When the pandemic locked down the high-profile business consultants and life coaches who double as globe-trotting keynote speakers, many of them figured it was an ideal moment to use the isolation and down time to write a book. There has certainly been a business book boom this past year, aided by academics, journalists and executives with previously planned or pandemic-prompted offerings. And surprisingly, many of the works have been top flight, which offers an abundance of opportunities for those who like to use the less frenzied holiday season for in-depth reading.
Here’s my guide to the best of the year, starting with a top 10:
1. A World without Email by Cal Newport: The title sounds like a fantasy but it’s not, as the Georgetown University professor shows by taking us inside businesses that have replaced e-mail with other forms of workplace collaboration, notably task boards to organize information. He documents how the “hyperactive hive mentality” that accompanies e-mail has made us less productive and more miserable because it doesn’t mesh with the way the human brain has evolved to operate, the constant context switches sapping mental energy. A World without Email is an overblown title and notion – although we had a workable world before e-mail was conceived – but certainly a company, or a department of a company, or a volunteer board you serve on can dramatically reduce e-mail and those constant context switches. The more skeptical you are, the more reason to read this book.
2. Digital Body Language by Erica Dhawan: As more and more of our communication shifts to e-mail, text, and other written forms, we’re losing the signals of tone and intent that face-to-face conversation allows. The communications consultant shows how to compensate, with emoticons, exclamation marks and a host of other tips for being more effective.
3. Did That Just Happen?! by Stephanie Pinder-Amaker and Lauren Wadsworth: The clinical psychologists dive into typical, if excruciating, and all too human goofs people are making in the workplace as they deal with the diversity around them, offering insights to avoid such situations. They share from their own experiences and those of the many individuals and workplaces they have worked with.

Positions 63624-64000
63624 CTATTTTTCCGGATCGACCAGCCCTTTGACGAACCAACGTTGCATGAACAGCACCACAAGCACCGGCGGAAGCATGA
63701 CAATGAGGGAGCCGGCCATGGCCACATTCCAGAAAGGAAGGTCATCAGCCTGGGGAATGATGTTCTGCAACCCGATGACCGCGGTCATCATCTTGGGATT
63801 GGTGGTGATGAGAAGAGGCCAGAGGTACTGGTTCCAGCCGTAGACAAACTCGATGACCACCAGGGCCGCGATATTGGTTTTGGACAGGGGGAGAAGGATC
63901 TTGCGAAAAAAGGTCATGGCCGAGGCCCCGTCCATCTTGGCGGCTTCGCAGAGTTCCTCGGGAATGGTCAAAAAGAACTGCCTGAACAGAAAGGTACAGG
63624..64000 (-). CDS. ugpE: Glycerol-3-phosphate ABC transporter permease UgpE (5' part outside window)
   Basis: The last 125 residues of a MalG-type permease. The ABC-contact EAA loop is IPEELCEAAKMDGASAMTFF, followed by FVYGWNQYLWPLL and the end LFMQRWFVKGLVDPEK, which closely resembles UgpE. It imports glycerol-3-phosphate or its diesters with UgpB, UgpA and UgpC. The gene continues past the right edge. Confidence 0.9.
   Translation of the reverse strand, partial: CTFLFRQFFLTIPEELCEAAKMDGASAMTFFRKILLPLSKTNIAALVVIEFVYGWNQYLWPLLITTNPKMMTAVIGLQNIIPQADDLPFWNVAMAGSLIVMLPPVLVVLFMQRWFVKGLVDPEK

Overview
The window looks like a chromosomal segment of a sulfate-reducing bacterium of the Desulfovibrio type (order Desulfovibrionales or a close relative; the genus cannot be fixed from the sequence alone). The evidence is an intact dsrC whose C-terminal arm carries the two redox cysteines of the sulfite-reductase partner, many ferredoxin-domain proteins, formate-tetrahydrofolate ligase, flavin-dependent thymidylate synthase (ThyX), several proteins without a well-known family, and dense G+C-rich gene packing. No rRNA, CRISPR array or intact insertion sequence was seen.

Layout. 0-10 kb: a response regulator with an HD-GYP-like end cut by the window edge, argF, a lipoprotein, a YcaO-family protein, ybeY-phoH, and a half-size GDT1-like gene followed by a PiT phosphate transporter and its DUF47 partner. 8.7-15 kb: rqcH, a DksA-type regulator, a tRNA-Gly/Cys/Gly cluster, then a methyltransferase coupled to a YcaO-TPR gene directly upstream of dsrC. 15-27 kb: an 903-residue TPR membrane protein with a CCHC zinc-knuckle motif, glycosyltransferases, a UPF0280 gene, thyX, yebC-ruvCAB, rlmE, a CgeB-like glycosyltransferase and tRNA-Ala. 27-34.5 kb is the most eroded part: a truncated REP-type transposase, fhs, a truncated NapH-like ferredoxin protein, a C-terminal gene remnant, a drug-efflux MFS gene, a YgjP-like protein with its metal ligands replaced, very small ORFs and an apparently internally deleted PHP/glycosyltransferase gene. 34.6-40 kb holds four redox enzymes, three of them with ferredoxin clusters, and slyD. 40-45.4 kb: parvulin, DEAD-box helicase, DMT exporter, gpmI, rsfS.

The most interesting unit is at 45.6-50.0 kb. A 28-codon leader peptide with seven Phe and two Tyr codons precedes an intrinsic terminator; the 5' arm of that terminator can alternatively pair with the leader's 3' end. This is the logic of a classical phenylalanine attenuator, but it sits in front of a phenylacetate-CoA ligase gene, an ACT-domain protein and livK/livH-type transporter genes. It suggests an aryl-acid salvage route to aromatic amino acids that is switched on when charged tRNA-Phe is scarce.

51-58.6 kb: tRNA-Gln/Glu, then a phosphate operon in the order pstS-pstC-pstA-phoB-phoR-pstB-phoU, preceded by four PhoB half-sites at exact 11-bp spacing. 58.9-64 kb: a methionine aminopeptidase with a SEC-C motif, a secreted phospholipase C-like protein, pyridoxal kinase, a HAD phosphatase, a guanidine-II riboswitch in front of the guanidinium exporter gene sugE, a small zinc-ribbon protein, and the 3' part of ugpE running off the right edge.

4. Choosing Courage by Jim Detert: The Darden School of Business professor offers tips for taking the everyday acts of courage that can make us and our organizations more successful, by speaking honestly about the situations we are faced with rather than holding back for fear of rocking the boat. It’s a sensitively written guidebook, wise, humane and needed.
5. Beyond Burnout by Suzi McAlpine: Leaping off from her own case of burnout, the New Zealand leadership development consultant steers readers through how burnout happens and the best ways to deal with it, both as individuals and as leaders of organizations where colleagues may be falling under the grip of the increasingly prevalent malady. The book is well-structured, clear, personal and thorough.
6. Beyond Collaboration Overload by Rob Cross: The Babson College professor draws our attention to the role that collaboration plays in our frantic days, exhaustion and burnout. We swim in a world of collaboration and don’t recognize how it can become polluted. He details steps you can take to reduce unnecessary or less necessary collaboration in your life and your organization and, perhaps more importantly, gives you a new mindset to weigh the next collaboration appeals.